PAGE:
work based on the “worldwide,” reputation
of Dr. Chi Hau Chen, his advisor.
“A good advisor makes all the difference,”
Lee noted in a recent phone interview. “I vividly saw and learned from Dr. Chen how to
build up research from scratch. He taught me
how to learn independently so that I can explore all the new frontiers of the most interesting field of electrical engineering.”
With a specialty in computer vision and
pattern recognition in medical imaging, Lee
spent several years employed by California
companies including DTV/TriMEdia Group,
Phillips Semiconductors; Quanta Research
Institute and Micrel Semiconductors, U.S.A.,
before returning to the classroom to pass on
his knowledge to young engineers.
In addition, he served on several committees for Visual Signal Processing and Communications Tracks at the 2004 Institute of Electrical and Electronics Engineers International
Symposium on Circuits and System.
“I owe everything I am today to UMass
Dartmouth and Professor Chen,” Lee said.
“I expressed this thought at commencement, but my experiences in industry and as
Dr. Charles McCarrick ‘97 founder of
Micro-Ant is shown with his former advisor
Dr. Dayalan Kasilingam.
a faculty member now only want me to say
it even more.”
Dr. Charles McCarrick ’97 a Plymouth
resident, is pursuing his career closer to
home. As the second student to earn a
Ph.D., he recalled the program in its “infancy,” but never doubted that he would stick
with UMass Dartmouth through his undergraduate, master’s and doctorate degrees.
“I had many options, including MIT, but
I knew I could get the education exactly as
I wanted it at UMass Dartmouth,” he said.
“And that was because of stand-out courses in electrical and computer engineering,
math and physics, and seamless mentors in
all departments.”
After working for a few years in industry,
McCarrick is now the founder and co-leader
of Micro-Ant, a Fall River antenna design,
development and manufacturing company
located at the university’s Advanced Technology and Manufacturing Center.
He oversees a staff of six full-time employees and three interns and leads his team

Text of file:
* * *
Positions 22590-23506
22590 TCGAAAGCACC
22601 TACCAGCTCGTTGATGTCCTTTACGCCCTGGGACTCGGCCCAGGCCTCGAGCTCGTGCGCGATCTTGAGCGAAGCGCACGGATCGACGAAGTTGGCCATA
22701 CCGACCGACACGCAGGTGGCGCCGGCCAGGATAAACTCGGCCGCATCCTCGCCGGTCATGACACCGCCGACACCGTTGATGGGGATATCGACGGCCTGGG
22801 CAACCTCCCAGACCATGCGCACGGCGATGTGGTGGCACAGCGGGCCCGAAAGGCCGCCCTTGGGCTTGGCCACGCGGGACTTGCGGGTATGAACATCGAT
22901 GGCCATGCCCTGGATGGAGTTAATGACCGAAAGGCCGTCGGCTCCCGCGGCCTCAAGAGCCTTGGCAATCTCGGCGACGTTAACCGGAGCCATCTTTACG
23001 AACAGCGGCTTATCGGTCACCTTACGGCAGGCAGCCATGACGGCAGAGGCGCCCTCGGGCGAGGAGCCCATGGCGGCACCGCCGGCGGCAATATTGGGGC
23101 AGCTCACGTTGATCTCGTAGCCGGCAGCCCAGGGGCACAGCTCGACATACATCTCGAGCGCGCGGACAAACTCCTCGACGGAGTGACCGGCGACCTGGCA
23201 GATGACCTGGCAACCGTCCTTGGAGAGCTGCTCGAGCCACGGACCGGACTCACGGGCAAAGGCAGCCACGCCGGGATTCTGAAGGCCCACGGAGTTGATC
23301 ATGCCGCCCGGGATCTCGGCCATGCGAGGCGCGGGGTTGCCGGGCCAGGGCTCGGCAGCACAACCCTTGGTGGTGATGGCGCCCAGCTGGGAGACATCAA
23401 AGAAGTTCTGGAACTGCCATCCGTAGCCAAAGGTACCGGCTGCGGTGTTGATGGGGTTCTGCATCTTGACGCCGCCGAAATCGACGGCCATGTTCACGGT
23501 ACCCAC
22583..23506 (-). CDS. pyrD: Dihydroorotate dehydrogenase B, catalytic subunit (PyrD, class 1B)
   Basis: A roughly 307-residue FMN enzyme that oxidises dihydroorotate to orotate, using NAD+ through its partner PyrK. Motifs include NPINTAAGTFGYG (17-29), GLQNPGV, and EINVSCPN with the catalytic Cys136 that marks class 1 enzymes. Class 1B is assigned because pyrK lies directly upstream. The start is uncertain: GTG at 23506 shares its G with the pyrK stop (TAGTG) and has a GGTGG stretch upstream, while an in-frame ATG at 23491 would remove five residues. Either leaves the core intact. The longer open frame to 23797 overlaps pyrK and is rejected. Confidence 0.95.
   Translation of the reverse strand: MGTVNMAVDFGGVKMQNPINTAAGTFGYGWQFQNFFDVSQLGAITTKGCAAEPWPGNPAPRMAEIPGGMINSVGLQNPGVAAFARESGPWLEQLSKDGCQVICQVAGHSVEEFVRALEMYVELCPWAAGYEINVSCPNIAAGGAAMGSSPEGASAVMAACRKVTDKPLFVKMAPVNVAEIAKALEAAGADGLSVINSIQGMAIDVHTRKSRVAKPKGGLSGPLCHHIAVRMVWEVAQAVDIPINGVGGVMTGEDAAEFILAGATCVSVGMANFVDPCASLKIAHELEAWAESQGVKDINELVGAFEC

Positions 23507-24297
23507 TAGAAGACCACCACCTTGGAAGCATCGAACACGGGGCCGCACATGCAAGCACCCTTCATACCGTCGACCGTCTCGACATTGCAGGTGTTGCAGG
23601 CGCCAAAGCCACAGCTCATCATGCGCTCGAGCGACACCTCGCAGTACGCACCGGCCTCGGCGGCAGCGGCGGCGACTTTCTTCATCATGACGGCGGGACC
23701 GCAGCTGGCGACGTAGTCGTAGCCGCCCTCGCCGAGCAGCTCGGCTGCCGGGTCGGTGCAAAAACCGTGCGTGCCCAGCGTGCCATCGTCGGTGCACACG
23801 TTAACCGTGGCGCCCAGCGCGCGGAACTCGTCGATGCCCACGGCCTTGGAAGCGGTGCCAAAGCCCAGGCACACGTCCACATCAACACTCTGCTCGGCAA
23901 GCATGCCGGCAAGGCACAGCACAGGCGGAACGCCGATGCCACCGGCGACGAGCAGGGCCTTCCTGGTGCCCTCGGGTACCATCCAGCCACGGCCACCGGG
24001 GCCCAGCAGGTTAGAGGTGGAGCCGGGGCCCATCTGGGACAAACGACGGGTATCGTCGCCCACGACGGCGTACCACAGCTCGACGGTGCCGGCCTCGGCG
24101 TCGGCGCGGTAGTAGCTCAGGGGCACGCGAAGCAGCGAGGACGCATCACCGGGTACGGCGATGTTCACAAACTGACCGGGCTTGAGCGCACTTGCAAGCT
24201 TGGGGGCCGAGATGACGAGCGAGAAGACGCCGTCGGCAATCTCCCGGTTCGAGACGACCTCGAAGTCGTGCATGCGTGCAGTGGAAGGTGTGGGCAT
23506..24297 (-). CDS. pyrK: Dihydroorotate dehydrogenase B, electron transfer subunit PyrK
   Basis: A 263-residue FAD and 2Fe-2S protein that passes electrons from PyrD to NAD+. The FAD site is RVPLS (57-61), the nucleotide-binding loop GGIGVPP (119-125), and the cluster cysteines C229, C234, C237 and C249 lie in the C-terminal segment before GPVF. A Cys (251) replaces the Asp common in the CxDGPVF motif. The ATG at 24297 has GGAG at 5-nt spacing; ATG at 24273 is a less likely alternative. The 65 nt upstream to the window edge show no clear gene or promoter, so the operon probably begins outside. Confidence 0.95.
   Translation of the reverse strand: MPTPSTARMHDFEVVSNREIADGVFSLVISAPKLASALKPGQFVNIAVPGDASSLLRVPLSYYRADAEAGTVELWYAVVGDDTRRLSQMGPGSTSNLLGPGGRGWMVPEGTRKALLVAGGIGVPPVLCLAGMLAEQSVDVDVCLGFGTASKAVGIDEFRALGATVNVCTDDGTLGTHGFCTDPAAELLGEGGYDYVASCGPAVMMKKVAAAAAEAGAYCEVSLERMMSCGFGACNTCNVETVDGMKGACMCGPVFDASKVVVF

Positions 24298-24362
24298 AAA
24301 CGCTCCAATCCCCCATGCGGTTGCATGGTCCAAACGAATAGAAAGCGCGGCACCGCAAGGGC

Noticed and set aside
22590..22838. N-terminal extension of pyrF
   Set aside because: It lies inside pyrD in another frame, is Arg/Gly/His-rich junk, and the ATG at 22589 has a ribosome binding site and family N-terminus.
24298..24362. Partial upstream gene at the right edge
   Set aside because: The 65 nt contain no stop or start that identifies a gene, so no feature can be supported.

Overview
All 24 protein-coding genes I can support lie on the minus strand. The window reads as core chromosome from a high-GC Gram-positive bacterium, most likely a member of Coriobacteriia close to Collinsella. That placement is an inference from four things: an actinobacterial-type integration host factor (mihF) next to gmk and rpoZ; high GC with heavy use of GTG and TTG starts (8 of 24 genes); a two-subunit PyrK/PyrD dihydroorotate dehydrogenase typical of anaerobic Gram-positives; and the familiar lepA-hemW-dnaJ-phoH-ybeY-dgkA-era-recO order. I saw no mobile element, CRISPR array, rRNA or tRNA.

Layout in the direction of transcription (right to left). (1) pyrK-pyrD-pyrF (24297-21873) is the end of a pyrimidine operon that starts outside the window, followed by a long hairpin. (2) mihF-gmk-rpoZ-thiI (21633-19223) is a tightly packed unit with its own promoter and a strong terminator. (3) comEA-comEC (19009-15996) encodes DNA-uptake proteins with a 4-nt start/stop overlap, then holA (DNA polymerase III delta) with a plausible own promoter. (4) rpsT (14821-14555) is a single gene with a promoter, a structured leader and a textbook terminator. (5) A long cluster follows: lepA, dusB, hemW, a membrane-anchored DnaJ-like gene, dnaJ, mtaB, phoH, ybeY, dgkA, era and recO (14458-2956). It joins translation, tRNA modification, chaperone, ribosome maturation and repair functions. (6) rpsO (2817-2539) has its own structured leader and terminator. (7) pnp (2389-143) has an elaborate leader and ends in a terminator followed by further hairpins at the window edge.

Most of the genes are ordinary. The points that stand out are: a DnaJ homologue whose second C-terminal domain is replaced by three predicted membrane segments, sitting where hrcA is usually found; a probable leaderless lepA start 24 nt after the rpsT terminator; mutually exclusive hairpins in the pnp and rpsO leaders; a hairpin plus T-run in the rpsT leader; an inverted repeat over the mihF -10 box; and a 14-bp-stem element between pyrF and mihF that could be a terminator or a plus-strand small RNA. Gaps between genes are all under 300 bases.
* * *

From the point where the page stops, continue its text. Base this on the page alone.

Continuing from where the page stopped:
of engineers in operations, sales and marketing efforts.
McCarrick recalled that his advisor, Dr.
Kasilingam, and other professors ensured
that what he was learning pertained to real
life experiences. As a result, he feels this “direct” education made him better at his profession. In the future, he plans to send his
own employees into the doctoral program.
Dr. Fletcher Blackmon ’03 was attracted to
the doctoral program at UMass Dartmouth
because of the faculty’s expertise in his fields
of interest such as signal processing, acoustics, optics and communications. His famil-
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iarity with the professors and department,
(Blackmon earned a bachelor’s degree in
1988 and master’s degree in 1991), brought
him back to pursue the highest ECE degree.
Since 1989, he has been employed as an
electronics engineer at Naval Undersea Warfare Center in Newport, Rhode Island. His
work “spans the gamut of engineering” and
includes program management, systems engineering, research and development, science
and technology and more.
Blackmon noted that professors who serve
as mentors instill “the sense of importance, excitement, direction and connectedness that is
pivotal to a person’s lifelong career choice.”
His own positive experience began when
he became a research assistant working on
underwater acoustic communications in the
mid to late 1980s under the direction of advisors Dr. Lee Estes and Dr. Gilbert Fain.
“This was a terrific opportunity that set
my course and speed on the seas of technology,” he said. It ultimately led to his pursuit
of advanced degrees at UMass Dartmouth
and a 16-year career with NUWC “working on state of the art, complex underwater
acoustic communications systems as well as
other interesting engineering areas.”
In addition to the enduring mentoring
ties established with his advisors, Blackmon
cited the diverse curriculum, phenomenal
research facilities, and timely availability of
resources as the program’s advantages.
Dr. Uvais Qidwai earned his UMass
Dartmouth Ph.D. in 2001 after receiving his
bachelor’s degree in Pakistan and his master’s degree in Saudi Arabia. He said that he
pursued his doctorate in the United States
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because he was motivated to work with Dr.
Chen in the “image processing” area.
Following graduation, Qidwai served as
an assistant professor at Tulane University in
Louisiana for a few years and recalled landing that job with relative ease thanks to his
solid training.
“I did not come across as a fresh graduate
(at the interview),” he said. “The systematic